A Poem by Robert Brophy 


Lines for Matthew Arnold or variations on “Dover Beach”


The sea is calm tonight,

And bleakness full, the fog lies eerie

Upon the shore; toward the pier a car light

Glimmers and is gone; the cliffs off Palos Verdes stand.

Come to the verge, strange is the starless aerie.

Only, from the long line of foam

Where sea meets fog-blanched sand,

Listen! You’ll hear those without home

Grieving while the waves draw back, and fling

On their return, up where cold forms stand,

Hiss, then cease, and then again begin,

With tremulous cadence slow, and bring,

Yes, infernal notes of impoverishment in.

Jack Smith not long ago

Heard it by Newport Pier, and it brought

Into his mind that turbid flow

Of Southland misery; we

Find also, in the sound, the selfsame thought,

Hearing it by this the South Bay sea.

Locked restroom stalls

Were once accessible, and round earth’s shore

Apartments not burdened with enormous rent,

But now we only hear

The melancholy, long, foreclosing roar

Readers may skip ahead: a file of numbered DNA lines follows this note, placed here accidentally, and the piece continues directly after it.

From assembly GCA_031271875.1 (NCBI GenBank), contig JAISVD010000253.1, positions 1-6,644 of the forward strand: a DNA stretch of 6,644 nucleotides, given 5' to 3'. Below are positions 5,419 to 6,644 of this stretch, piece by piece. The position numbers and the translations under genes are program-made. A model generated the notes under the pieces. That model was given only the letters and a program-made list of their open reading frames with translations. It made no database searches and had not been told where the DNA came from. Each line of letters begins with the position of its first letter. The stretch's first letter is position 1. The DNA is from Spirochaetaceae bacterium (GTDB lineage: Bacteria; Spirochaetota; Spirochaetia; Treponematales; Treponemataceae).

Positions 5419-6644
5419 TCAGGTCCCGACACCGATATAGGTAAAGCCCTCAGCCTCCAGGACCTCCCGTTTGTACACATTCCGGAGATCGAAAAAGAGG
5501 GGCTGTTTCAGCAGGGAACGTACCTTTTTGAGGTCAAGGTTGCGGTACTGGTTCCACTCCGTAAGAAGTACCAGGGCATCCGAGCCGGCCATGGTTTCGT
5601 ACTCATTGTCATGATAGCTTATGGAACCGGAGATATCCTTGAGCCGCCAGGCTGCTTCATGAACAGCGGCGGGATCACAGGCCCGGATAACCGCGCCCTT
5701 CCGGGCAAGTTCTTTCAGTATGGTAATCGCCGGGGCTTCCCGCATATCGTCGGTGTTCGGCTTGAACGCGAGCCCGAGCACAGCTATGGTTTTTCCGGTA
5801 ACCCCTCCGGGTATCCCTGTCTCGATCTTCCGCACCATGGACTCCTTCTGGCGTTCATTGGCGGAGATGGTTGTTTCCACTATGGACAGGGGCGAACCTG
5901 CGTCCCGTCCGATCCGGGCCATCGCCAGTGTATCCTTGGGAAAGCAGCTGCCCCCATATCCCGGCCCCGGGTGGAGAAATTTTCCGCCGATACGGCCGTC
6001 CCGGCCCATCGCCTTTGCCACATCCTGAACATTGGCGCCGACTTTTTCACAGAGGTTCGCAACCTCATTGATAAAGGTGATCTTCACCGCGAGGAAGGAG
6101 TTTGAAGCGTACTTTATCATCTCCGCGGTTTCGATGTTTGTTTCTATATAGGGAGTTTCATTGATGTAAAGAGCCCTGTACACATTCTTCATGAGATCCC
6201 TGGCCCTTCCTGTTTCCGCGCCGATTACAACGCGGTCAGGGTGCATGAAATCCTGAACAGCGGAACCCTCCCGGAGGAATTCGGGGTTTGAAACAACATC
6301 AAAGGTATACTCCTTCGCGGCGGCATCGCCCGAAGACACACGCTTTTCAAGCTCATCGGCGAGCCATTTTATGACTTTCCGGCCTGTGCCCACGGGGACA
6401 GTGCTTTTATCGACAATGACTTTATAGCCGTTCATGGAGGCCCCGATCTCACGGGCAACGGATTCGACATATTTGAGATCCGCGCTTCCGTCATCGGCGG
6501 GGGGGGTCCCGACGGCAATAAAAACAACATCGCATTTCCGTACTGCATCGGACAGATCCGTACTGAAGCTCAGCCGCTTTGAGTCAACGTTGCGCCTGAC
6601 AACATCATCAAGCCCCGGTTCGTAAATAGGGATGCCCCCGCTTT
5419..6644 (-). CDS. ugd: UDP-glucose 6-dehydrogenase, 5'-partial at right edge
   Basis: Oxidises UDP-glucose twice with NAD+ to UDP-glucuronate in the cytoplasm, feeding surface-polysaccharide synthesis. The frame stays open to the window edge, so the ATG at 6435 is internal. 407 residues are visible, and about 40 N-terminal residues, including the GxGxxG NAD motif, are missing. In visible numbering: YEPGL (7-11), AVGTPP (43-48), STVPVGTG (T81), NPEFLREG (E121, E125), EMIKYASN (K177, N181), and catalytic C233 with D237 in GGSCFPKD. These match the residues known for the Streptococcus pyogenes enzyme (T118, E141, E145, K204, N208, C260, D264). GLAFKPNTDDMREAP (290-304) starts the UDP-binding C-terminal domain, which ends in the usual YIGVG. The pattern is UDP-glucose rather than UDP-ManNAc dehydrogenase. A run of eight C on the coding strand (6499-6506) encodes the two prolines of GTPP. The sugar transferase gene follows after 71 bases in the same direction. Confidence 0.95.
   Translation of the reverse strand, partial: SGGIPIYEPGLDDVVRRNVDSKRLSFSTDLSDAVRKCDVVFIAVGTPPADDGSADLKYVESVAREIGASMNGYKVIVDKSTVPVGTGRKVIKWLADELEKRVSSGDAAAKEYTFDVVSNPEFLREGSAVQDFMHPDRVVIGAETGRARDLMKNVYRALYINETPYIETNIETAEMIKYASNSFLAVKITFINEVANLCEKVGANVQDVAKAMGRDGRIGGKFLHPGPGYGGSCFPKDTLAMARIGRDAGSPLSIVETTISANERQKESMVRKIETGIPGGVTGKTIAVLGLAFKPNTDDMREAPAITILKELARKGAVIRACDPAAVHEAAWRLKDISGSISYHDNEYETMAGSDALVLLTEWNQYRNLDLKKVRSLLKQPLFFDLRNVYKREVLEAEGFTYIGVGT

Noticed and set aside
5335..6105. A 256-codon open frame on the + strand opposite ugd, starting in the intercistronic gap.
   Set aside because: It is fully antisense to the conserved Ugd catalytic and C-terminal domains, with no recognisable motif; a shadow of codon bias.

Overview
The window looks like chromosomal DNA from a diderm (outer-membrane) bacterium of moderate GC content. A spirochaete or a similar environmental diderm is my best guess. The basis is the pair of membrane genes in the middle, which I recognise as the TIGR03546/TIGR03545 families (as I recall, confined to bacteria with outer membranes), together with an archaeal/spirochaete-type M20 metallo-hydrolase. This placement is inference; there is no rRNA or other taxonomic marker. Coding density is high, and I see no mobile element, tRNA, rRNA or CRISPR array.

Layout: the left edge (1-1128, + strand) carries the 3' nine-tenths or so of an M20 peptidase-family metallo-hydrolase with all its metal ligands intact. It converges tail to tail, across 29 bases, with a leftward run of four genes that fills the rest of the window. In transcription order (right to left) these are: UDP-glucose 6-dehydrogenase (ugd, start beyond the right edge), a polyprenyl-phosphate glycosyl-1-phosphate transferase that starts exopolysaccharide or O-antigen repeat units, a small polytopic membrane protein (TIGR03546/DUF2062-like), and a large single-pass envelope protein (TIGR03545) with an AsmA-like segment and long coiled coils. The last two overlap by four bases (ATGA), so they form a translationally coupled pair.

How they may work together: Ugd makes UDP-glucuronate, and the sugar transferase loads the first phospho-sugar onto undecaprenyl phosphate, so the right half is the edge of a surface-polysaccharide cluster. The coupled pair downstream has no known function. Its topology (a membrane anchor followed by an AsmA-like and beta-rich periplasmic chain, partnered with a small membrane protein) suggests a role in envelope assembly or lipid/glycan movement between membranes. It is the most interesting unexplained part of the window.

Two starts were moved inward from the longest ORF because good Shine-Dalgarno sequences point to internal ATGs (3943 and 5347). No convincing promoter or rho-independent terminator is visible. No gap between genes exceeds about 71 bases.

Adjusting to the windfalls

Of new yuppie profits, evictions drear.

Bush safety-net only butt-cold sand has sent.

Ah, love, let us be not austerely continent;

Comfort one another, for the world that seems

To lie, before some, a Disneyland of dreams,

So fireworks-bright, so hospitable, so content,

Hath really neither rooms, nor warmth, nor light,

Nor welcoming Winchell’s donut shop with steamy pane,

While vagrant homeless suffuse the darkling plain.

Swept by hawking sheriff and Minute-men, our blight,

Where huddled Ishmaels and Hagars endure the night.

In this June 8, 2021, file photo, a jogger walks past a homeless encampment in the Venice Beach section of Los Angeles. (AP Photo/Marcio Jose Sanchez)


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